The following groups of students are not held to the promotion standards outlined in A-501: Students in pre-kindergarten ELLs in grades 3‒7 who have been enrolled in a United States school system (USSS) for less than two years ELLs in grade 8 who have been enrolled in a USSS for less than one year Students with IEPs who do not participate in the standard NYSED ELA and math tests (meaning, students with IEPs who participate in alternate assessments, such as the New York State Alternate Assessment (NYSAA) The promotion process includes multiple steps throughout the year, described in greater detail in the Promotion Guide: At the beginning of the school year, schools define the promotion benchmarks students must meet in order to be ready for the next grade level and establish the multiple measures that will be used to assess students’ progress toward the promotion benchmarks at each grade level.
In the fall, schools hold parent-teacher conferences and send report cards home to provide early notice to families of how students are progressing.
Middle School Academic Policy Guide Updated September 2018 16 Middle School Academic Policy Guide In January, schools identify students who are at risk of not meeting promotion benchmarks and may be retained at the end of the school year (meaning, promotion in doubt). In February, schools send written notice (via promotion in doubt letters) to students and families who may be at risk of not meeting the benchmarks for their grade level.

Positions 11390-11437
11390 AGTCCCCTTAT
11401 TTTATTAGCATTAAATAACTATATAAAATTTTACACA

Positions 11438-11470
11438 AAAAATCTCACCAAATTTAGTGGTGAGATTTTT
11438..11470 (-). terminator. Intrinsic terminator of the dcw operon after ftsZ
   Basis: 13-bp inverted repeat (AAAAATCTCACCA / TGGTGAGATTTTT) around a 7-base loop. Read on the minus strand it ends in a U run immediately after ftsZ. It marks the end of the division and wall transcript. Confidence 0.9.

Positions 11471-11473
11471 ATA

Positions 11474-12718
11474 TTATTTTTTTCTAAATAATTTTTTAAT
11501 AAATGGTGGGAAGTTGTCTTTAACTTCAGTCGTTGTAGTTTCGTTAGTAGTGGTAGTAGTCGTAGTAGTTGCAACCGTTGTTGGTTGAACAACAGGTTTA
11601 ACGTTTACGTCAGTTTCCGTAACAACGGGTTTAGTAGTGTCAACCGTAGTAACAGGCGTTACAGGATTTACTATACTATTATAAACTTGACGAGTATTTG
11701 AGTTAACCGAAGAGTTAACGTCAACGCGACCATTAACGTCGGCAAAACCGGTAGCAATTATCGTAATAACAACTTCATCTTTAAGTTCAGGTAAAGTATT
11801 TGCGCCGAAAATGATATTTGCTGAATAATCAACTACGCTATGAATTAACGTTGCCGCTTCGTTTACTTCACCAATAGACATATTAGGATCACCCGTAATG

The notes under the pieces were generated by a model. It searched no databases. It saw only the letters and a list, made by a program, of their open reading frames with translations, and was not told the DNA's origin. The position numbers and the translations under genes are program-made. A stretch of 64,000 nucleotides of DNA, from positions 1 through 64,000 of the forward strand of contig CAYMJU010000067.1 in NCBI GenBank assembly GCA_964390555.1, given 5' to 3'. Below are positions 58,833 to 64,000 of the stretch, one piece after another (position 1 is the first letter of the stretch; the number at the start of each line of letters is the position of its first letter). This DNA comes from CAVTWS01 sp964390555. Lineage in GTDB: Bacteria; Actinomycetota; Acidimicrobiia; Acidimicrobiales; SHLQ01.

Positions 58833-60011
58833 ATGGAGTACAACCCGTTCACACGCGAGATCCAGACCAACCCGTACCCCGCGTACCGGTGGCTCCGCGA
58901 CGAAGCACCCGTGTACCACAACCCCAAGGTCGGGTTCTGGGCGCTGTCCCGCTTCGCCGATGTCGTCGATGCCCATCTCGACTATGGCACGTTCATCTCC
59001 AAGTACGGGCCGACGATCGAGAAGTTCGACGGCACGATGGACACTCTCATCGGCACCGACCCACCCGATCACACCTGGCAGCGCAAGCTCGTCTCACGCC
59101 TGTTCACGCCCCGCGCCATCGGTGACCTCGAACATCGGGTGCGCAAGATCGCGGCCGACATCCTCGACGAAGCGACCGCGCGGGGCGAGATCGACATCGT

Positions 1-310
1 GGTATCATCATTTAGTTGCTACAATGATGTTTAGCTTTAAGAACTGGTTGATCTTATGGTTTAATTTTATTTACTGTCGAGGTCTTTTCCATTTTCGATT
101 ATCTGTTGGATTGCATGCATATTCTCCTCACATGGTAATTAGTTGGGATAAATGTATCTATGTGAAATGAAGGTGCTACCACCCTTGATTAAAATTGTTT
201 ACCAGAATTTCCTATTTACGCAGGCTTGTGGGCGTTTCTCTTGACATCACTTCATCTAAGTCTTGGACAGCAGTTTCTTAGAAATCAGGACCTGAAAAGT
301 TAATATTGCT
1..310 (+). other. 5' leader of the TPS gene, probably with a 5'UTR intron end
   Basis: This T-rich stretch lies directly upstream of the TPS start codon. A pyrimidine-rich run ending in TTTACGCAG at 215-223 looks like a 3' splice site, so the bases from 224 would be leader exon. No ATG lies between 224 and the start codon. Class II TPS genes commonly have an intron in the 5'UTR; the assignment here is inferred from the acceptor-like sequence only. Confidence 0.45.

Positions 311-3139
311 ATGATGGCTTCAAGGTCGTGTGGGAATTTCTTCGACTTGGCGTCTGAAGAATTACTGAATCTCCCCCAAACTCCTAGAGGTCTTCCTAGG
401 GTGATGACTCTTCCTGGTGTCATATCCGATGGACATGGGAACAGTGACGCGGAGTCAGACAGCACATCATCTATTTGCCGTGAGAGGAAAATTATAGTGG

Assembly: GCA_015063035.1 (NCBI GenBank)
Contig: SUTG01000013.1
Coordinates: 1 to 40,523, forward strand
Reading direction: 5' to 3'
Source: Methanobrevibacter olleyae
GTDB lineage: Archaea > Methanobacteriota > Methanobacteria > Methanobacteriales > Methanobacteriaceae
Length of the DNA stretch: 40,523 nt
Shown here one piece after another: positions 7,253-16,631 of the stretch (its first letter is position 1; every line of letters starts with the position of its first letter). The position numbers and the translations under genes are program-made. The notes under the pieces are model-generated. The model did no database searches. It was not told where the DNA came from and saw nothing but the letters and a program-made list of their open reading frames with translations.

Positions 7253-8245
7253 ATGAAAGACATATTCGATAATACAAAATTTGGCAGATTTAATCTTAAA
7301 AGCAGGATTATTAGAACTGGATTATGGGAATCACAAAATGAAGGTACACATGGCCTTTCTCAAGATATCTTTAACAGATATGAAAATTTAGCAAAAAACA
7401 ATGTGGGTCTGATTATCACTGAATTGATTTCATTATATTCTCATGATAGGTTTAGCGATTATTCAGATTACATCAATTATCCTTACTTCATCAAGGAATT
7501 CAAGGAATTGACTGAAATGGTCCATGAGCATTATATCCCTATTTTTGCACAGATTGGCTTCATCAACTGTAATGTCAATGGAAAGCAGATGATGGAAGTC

In the spring, schools hold parent-teacher conferences and send home report cards to keep families and students aware of their progress and anticipated promotion decision.
In June, schools make promotion decisions, which they communicate via letters to families. In July, students who have a promotion decision of ‘retained’ attend summer school. In August, schools make final promotional decisions for students retained in June, and give families written notice of these decisions. Families may appeal these decisions, in writing. The superintendent makes the final determination. See the Promotion Guide and the Promotion Policy & Process webpage for information on how to implement the promotion process throughout the school year. For information on how promotion criteria should be determined, applied and evaluated for students with disabilities, refer to the Special Education Office’s promotion page.
In grades 3–8, grade level is determined by the promotion decision entered into ATS. Schools may use RQSA–GRC or RQSA-PAT to appeal promotion decisions and request grade level changes. Schools must submit grade change requests to the superintendent for review; the superintendent makes a final determination. The NYCDOE does not recognize skipping grades as a promotion option.
E. STUDENT PARTICIPATION IN MOVING UP CEREMONIES Middle school students must meet promotion benchmarks to participate in their school’s moving up or commencement ceremonies (meaning, 8th grade stepping up ceremonies). Schools must clearly communicate these expectations to students and families. A school may prohibit a student who is already on suspension at the time of the moving up or graduation activities from attending when they pose a real threat of violence or disruption to the event, but the exclusion must be proportionate to the infraction committed. Schools may also bar a student with particularly egregious conduct from a moving up ceremony, as long as the school has previously advised the student and family in writing.18 18 See this guidance on Exclusion from Proms or Graduation Ceremonies.